The inventive method according to other aspects of the invention desirably also uses a plurality of sheets, e.g., first and second sheets. Typically, unitary first and second sheets are provided, wherein each sheet has opposing first and second major surfaces, and each first surface contains a plurality of electrically conductive regions. The first and second sheets are arranged such that the second major surface of the first sheet faces the first major surface of the second sheet, and at least one electrically conductive region of each sheet is partially or fully exposed. Furthermore, at least one electrically conductive region of the first major surface of the second sheet is partially or fully covered, e.g., by at least one electrically conductive region of the first major surface of the first sheet.

A prior art method for producing a substrate for microelectronic device packaging and disadvantages associated therewith is shown in FIG. 1. FIG. 1 depicts a method in which a substrate is formed having two-metal blind via structure. As with all figures referenced herein, in which like parts are referenced by like numerals, FIG. 1 is not to scale, and certain dimensions may be exaggerated for clarity of presentation. In FIG. 1A, a double-sided copper-clad sheet 10 in the form of a two-metal tape is shown comprising a polyimide base film 11 clad in copper foils 12, 14. As depicted in FIG. 1B, blind vias 16, 18, 20 are then formed extending through foil 12 and film 11 but terminating at foil 14. Such vias may be formed through the use of a CO2 laser or through other techniques known in the art.

In FIG. 1C, additional copper layers 22, 24 are plated on the exposed surfaces of copper foils 12, 14 and on the luminal surfaces of vias 16, 18, 20. As a result, copper layers 22, 24 are electrically connected. In FIG. 1D, selected regions of each of copper foils 12, 14 are removed, leaving a plurality of conductive regions 12A-12J, 14A-14C behind. In FIG. 1E, solder resist 26 is placed on selected portions of conductive regions 14A-14C. Then, as shown in FIG. 1F, nickel 28 and gold 30 are successively is plated onto the exposed portions of the conductive regions, thereby forming substrate 32.

While the substrate depicted in FIG. 1 may be used in a number of microelectronic device packaging applications, the substrate and the method used to form the substrate are typically high in cost. One factor that contributes to the high cost is the formation of vias. In addition, because a defect in either side of a double-sided sheet may render the entire sheet defective, production yields of double-sided sheets tend to be less than the yield of two single-sided sheets. To boost the yields of double-sided sheets, increased costs are generally required to enhance level of quality control associated with the production of double-sided sheets.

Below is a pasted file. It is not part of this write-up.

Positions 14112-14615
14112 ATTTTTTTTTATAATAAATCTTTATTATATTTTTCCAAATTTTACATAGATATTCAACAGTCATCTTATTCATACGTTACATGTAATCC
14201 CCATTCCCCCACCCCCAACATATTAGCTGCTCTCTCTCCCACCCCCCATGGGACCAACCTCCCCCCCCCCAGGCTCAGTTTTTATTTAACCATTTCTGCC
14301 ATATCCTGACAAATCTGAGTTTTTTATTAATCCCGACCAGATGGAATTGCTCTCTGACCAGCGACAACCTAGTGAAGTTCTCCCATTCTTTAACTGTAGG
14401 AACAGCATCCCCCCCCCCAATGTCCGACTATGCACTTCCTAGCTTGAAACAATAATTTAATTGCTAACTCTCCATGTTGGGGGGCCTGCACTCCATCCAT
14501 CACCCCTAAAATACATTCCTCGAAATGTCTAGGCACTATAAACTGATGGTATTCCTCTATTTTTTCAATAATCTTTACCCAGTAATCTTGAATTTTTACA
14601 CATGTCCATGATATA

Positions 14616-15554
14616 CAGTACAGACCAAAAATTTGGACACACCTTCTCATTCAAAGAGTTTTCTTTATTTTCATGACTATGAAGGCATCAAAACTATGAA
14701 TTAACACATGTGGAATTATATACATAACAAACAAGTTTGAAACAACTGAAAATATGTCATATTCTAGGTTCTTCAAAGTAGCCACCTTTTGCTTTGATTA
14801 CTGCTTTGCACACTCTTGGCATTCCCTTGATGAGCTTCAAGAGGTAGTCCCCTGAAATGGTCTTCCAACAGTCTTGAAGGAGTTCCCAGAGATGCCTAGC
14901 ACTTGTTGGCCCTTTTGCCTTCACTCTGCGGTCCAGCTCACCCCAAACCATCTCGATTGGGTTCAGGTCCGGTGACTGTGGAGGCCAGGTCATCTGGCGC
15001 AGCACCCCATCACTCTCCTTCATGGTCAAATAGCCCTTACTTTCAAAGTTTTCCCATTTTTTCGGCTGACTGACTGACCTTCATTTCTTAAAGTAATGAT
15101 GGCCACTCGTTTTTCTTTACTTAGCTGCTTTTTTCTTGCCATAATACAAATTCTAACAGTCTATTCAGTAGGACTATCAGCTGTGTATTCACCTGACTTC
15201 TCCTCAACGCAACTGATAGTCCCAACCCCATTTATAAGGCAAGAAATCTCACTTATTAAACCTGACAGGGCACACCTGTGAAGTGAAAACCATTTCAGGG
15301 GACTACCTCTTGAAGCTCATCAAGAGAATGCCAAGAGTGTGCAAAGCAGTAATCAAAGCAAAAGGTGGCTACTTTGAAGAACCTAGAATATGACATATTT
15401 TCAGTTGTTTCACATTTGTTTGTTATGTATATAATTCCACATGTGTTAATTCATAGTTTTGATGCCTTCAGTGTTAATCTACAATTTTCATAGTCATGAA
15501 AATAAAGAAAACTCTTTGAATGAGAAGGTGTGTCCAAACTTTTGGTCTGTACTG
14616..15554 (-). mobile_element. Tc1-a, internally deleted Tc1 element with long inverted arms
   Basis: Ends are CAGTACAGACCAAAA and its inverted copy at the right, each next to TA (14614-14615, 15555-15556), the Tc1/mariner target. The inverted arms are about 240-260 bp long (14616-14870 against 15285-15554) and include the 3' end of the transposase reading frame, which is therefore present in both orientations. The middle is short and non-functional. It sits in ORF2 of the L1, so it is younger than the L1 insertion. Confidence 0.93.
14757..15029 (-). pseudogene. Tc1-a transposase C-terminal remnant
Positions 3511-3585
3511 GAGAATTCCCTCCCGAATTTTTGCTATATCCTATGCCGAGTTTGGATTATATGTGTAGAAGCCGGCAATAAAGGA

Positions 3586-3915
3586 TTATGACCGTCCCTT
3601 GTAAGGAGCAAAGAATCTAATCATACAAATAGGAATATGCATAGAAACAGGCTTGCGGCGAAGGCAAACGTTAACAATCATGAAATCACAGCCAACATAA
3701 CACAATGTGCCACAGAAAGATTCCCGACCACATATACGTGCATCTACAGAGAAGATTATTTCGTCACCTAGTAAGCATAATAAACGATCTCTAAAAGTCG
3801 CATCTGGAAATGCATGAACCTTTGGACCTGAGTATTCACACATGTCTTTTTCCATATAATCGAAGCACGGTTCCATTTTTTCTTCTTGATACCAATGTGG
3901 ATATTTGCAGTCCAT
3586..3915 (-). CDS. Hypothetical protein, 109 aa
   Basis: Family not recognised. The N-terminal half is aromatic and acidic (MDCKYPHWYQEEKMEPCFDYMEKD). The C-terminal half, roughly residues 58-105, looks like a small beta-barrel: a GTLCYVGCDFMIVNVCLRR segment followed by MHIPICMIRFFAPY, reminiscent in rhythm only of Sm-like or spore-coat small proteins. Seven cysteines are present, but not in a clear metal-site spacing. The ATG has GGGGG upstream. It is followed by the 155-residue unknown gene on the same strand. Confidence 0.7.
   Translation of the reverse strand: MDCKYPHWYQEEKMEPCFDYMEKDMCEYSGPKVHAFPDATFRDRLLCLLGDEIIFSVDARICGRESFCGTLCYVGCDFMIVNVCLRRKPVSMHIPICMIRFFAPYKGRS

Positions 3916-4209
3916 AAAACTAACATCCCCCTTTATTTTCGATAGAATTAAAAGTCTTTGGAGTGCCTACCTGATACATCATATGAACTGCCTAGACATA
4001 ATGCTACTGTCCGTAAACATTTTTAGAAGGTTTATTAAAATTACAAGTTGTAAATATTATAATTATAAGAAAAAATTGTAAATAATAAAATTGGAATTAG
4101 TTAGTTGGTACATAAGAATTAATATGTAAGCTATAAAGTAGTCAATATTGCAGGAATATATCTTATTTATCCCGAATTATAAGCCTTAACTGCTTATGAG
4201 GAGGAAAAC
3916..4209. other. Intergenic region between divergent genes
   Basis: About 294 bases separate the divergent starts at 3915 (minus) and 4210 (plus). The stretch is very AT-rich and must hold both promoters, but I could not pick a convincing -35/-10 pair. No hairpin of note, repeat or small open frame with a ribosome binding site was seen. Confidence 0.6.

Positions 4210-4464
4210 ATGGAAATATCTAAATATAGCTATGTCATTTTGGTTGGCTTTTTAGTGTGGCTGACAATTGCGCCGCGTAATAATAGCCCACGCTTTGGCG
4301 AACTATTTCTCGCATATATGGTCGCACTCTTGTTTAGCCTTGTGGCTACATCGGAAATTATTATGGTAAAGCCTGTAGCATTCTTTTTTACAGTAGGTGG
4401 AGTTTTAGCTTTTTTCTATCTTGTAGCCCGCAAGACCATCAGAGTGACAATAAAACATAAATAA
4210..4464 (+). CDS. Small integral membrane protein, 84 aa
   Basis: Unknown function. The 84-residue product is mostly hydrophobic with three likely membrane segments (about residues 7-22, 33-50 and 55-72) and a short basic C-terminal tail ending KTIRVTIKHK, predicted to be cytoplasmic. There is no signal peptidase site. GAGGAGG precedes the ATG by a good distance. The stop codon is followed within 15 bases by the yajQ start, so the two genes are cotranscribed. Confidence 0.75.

FIG. 2 depicts an exemplary substrate of the invention. As shown, the via-free substrate 100 is formed from first and second single-sided sheets 200, 300. The first sheet 200 includes a base film 210 comprised of an electrically insulating material. The base film 210 has substantially parallel opposing major surfaces. A plurality of electrically conductive regions 220A, 220B are provided on major surface 212. Electrically conductive regions 220A are provided as substantially parallel and linear metallic traces, and electrically conductive regions 220B are provided as nonlinear traces. The conductive regions 220A, 220B are separated by nonconductive regions of major surface 212. Also provided through the first sheet 200 are first, second, and third windows 230, 232, 234 that extend through the base film 200. As depicted, windows 230, 232, 234 each has a generally rectangular shape having rounded corners, but neither rectangularity nor rounded corners is required for the invention. As discussed below, when windows are present, their shape and placement are generally chosen for selected exposure of particular sections of sheet 300.

Similarly, the second sheet 300 is comprised of a base film 310 having substantially parallel opposing major surfaces. A plurality of electrically conductive regions 320A, 320B, 320C is located on major surface 312. Conductive regions 320A are arranged as a first rectilinear array of features, each having a generally circular region and a tail portion extending generally from the circular region toward an edge of sheet 300. The termini of the tail portions of regions 320A are depicted in a colinear arrangement. Conductive regions 320B are arranged as a second rectilinear array of features, each having a generally circular region and a tail portion extending from the circular region toward the center of sheet 300, wherein the termini of the tail portions are colinear relative to each other. Similarly, conductive regions 320C are arranged as a third array of features. Each feature of the third array also has a generally circular region and a tail portion. Optionally, as shown in FIG. 2, the termini of the tail portions of regions 320A and of regions 320B lie along parallel coextensive lines.